Newspaper article The Florida Times Union

Defense: Littoral Ship Buys May Slow; Mayport Is Slated to Get 8 of the Ships; Long-Term Effects Still Unknown

Newspaper article The Florida Times Union

Defense: Littoral Ship Buys May Slow; Mayport Is Slated to Get 8 of the Ships; Long-Term Effects Still Unknown

Article excerpt

Byline: Steve Patterson

Defense Secretary Ash Carter tripped a political alarm by telling the Navy to curb plans for adding littoral combat ships, the smaller new vessels expected to become mainstays of Mayport Naval Station.

The instruction, delivered recently in a memo to Navy Secretary Ray Mabus, apparently won't change announced plans to bring eight ships to Mayport by 2020. But it could have longer-term consequences for the base, which will become the East Coast hub for the ships, called LCS.

Members of Congress have already challenged a part of Carter's memo - a preliminary instruction for preparing a budget proposal expected by February - that referenced the Navy buying 40 LCS instead of the 52 formerly planned.

"We live in dangerous times, and the only way to make America safe is to make America strong. ... Our current national security demands require more vessels in the fleet, not fewer. That includes the LCS," U.S. Rep. Ander Crenshaw, R-Fla., said in a statement last week.

The number of LCS vessels the Navy needs has been debated before, with critics questioning efforts to outfit the craft with changeable "mission packages" of equipment for tasks ranging from surface warfare to mine countermeasures.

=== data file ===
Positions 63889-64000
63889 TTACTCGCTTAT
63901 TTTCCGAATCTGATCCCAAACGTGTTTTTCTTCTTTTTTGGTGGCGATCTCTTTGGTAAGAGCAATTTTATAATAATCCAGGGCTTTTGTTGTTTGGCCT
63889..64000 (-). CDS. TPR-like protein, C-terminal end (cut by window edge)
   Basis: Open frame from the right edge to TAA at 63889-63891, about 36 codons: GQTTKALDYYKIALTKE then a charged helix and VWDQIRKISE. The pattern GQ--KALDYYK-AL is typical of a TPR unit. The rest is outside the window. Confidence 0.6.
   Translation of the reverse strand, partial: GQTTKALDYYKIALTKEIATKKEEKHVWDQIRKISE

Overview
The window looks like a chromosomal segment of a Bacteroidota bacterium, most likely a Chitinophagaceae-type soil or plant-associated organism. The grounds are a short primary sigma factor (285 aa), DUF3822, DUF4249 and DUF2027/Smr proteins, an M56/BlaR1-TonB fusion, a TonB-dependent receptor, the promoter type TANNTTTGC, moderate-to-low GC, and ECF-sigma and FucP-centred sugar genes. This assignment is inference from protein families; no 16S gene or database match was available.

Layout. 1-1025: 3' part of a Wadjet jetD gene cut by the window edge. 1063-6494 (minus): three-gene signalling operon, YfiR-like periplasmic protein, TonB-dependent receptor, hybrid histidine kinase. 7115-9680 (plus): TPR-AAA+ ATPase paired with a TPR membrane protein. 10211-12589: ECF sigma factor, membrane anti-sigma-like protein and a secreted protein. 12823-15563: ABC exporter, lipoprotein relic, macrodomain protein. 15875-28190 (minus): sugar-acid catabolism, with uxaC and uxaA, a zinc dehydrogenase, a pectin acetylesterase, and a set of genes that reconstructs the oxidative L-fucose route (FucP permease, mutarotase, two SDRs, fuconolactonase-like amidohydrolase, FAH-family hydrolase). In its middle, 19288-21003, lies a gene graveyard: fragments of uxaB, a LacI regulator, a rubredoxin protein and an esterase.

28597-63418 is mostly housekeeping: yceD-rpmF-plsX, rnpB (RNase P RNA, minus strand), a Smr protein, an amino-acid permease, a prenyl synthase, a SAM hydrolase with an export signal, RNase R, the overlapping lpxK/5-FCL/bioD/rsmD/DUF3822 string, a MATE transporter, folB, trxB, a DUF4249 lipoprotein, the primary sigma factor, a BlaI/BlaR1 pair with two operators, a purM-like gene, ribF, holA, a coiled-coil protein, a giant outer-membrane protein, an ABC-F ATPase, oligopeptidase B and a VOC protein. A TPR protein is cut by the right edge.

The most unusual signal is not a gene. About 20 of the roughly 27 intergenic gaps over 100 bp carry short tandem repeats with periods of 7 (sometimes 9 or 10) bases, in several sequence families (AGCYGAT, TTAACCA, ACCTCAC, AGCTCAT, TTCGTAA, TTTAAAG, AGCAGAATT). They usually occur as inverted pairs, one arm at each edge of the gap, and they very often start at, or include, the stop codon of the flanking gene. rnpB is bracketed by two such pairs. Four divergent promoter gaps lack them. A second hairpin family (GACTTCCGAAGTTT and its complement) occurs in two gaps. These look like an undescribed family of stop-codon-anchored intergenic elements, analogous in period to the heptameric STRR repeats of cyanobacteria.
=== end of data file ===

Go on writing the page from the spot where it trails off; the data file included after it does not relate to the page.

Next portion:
Carter's predecessor, Chuck Hagel, last year froze plans for the final 20 of the 52 ships while the Navy examined the lightly armored ships' firepower and survivability. The Navy later said orders for those final ships would begin by 2019 and would include significant upgrades.

The Navy is operating six LCS vessels so far, with another 18 either in construction or under contract from teams led by rival shipbuilders Lockheed Martin and Austal USA, each producing their own variant of the ship.

Carter's memo argued Navy spending has to deliver weapons that are battlefield-ready, saying "our military is first and foremost a warfighting force." It emphasized focusing "more on capabilities, not only ship numbers. …

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